Following Superstorm Sandy, Governor Cuomo established a Moreland Commission to investigate the response, preparation and management of LIPA, among other utility companies. The Moreland Commission’s investigation concluded that LIPA’s poor customer service, high rates, large debt load, insufficient and antiquated infrastructure, and failure to perform during natural disasters are a result of its dysfunctional bi-furcated structure. Under the old structure with LIPA in charge of operations, decisions on resource/capital investment were made using consultants and not utility managers actually running the system, often putting political priorities ahead of the needs of ratepayers. Additionally, since it was established, LIPA has not been subject to any State oversight with no accountability for performance.
The Governor’s plan eliminates the old structure by giving PSEG full authority to manage daily operations; budgeting, operation and maintenance of the utility system; storm preparedness and response; infrastructure improvements; and energy efficiency and renewable activities. Compensation to the new utility will be based in part on demonstrating improved performance and customer satisfaction. LIPA will be reduced to merely a holding company with a small board, reduced from 15 members to 5 members, in order to remain government owned and eligible for FEMA and tax benefits. The State is also pleased that LIPA and PSEG are seeking a rate freeze for 2013, 2014 and 2015.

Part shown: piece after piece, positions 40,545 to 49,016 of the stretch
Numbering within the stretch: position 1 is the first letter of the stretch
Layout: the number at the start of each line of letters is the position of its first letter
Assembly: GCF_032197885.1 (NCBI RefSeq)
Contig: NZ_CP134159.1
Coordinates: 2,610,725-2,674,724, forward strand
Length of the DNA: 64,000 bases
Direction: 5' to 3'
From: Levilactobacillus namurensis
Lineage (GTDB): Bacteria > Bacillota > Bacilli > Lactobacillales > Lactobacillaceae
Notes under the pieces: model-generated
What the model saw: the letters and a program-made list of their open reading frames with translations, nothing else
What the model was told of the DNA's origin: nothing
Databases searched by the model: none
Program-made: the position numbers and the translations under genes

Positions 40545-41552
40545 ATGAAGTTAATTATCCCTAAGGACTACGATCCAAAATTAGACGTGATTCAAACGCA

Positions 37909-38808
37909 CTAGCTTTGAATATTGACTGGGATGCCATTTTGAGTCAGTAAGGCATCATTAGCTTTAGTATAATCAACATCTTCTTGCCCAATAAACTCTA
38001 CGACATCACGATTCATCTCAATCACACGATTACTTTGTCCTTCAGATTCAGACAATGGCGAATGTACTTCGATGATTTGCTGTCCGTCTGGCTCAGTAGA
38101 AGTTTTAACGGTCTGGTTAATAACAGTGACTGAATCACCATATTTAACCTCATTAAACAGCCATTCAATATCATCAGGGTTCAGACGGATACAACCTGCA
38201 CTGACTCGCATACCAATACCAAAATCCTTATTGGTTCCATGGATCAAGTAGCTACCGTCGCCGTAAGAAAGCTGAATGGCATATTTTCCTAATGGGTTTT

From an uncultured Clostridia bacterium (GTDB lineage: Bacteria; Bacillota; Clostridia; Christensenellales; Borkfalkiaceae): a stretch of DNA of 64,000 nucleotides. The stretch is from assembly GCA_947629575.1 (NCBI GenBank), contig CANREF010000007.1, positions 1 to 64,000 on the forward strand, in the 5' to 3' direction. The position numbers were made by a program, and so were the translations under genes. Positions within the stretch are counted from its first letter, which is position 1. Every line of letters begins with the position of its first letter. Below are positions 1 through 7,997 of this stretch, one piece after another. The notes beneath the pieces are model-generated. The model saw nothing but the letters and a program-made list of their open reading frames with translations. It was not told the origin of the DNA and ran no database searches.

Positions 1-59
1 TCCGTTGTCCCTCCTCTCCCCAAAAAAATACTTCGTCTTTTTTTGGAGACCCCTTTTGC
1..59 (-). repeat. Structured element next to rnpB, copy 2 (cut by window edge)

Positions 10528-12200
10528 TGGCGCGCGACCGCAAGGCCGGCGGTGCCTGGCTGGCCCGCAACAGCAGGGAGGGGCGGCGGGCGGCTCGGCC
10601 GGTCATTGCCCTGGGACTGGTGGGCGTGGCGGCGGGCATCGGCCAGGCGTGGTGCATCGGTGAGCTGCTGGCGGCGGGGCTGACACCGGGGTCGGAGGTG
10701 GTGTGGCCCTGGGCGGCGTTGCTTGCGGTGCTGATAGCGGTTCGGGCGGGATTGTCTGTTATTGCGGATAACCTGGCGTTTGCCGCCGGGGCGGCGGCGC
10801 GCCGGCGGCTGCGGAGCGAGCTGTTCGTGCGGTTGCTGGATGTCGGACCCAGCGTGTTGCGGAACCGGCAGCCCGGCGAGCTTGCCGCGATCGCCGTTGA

The Governor’s proposed legislation will also:
- Allow the State to privatize operations and maintenance of the utility system;
- Amend State law to reduce the cost of LIPA’s debt through refinancing at a lower interest rate;
- Institute reforms to the LIPA board and limit the number of allowed LIPA staff to a minimum. Current staff of over 90 will be reduced to approximately 20;
- Place the Long Island utility company under State oversight;
- Allow PSEG to contract and procure without state bureaucratic approval;
- Preserve tax exempt status and protections of existing and future debt; and
- Preserve FEMA eligibility for storm costs reimbursement.
Addressing LIPA Debt and Tax Burden
Since the late 1990’s, LIPA’s debt of $6.7 billion has not decreased and represents almost 10 percent of ratepayer bills. Disputed property taxes on generation facilities represent an additional 5% of ratepayer bills. Under the Governor’s proposal, up to half of LIPA’s debt will be refinanced at a lower interest rate. The State will also use the transition to a new utility to find a fair and balanced solution to address the taxes that are assessed on the Long Island utility plants and power system. Lower property taxes can be used to lower rates or reduce the debt for the first time in 15 years.
Creating Real Oversight
The Governor proposes creating a Long Island office of the Department of Public Service (DPS) with the authority to review the new utility’s operations and issue recommendations. The new utility would be required to comply with strengthened DPS oversight, including a rigorous review process for proposed rates and storm response.